Government wants 'golden rule' entrenched in the Constitution
The government feels that the 'golden rule' on balanced budgets, which is at the core of the Fiscal Pact agreed by all but two EU member states last week, should be entrenched in the Constitution with a two-thirds majority, Prime Minister Lawrence Gonzi told Parliament this evening.
Reporting on his participation in last week's EU heads of government meeting, Dr Gonzi told the House: "The signing of this treaty was an important step towards the restoration of confidence in the Economic and Monetary Union. This treaty, once it comes into force, should have a profound and long term impact".
That impact, he said, would be in the restoration of stability and confidence, better coordination of economic policies and better governance of the eurozone.
The pact will introduce new fiscal rules for all eurozone member states, forcing them to move towards a balanced budget through an obligation to cut the deficit by at least 0.5 per cent of GDP every year. It also provides for the introduction of automatic sanctions on those member states breaching deficit and debt rules.
Dr Gonzi noted that both sides of the House agreed that the provisions of the Fiscal Pact should be entrenched in the Constitution and he reiterated that once talks on the workings of the pact were concluded in the EU, talks would be started between the government and the opposition on the wording of the Constitutional amendment.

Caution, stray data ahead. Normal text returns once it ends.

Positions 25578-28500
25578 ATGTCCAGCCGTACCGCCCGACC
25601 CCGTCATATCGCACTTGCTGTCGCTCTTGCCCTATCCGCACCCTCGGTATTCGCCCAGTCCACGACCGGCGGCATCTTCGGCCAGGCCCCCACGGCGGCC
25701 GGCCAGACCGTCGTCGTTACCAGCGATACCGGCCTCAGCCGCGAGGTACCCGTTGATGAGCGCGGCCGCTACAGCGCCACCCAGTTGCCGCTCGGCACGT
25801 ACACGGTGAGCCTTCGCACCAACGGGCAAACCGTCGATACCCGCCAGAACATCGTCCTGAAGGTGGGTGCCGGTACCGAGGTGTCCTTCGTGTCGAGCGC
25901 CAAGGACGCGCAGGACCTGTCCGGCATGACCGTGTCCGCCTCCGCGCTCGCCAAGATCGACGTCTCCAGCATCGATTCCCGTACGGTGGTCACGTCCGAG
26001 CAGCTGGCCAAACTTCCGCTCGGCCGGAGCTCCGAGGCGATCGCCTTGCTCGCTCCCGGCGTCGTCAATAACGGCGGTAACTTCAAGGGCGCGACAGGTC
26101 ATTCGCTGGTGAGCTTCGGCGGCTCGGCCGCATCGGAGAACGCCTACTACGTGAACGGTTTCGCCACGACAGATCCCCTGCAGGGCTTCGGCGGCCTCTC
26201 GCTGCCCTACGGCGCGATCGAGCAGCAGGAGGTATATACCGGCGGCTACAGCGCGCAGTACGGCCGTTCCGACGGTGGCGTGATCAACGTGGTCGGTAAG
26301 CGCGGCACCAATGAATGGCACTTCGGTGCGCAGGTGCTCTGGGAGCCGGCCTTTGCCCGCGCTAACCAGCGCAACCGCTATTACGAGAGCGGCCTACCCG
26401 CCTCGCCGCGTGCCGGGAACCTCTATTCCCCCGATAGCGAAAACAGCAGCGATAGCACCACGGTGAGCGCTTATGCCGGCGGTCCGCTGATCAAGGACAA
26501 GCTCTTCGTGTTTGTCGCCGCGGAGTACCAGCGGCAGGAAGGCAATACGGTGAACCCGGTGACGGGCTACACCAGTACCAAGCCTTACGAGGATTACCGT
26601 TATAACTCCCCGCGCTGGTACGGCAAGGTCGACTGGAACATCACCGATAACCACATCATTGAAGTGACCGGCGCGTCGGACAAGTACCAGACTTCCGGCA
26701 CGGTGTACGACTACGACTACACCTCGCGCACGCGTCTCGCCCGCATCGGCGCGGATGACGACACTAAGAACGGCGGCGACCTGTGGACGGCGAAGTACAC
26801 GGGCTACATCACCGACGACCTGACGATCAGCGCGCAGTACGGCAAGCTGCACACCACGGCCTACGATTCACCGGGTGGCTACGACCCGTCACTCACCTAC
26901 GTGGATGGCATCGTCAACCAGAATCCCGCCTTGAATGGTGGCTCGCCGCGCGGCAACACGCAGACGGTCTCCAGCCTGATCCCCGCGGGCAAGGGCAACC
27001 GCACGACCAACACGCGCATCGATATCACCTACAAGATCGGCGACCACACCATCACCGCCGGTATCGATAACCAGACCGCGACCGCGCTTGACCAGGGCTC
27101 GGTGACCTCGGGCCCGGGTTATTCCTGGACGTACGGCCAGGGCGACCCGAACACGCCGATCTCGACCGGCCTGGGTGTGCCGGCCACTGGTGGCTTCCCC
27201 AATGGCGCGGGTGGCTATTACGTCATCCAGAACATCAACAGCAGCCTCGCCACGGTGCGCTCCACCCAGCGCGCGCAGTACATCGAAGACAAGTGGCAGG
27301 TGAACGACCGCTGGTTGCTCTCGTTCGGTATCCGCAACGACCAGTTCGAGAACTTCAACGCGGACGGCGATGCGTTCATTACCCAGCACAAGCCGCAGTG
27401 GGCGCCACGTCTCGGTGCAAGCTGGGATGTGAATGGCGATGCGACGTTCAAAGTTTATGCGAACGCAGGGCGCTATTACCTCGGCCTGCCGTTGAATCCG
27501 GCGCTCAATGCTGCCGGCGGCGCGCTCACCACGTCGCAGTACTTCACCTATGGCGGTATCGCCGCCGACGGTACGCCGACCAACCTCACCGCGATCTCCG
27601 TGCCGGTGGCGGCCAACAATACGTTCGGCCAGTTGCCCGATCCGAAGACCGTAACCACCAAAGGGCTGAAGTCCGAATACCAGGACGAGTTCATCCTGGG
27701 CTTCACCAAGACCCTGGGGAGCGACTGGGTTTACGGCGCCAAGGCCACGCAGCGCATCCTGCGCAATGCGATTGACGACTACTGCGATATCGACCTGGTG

In his statement, Dr Gonzi noted how the focus of last week's meeting was on economic growth and job creation, rather than on some crisis.
The EU, he said, was taking the necessary measures to return to growth. Fiscal consolidation, he said, needed to come about hand in hand with growth and job creation as well as an improvement in competitiveness. This was something which Malta had always advocated.
Through its actions, Dr Gonzi said, the EU was also underscoring responsibility and solidarity - the responsibility of individual states as well as the solidarity among all states towards their common good. The Fiscal Pact was a major step towards the individual responsibility of all states while the European Financial Stability Mechanism had been a major step towards solidarity. Both were tools towards the ultimate aim of ensuring growth and job creation for the benefit of the people of Europe, Dr Gonzi said.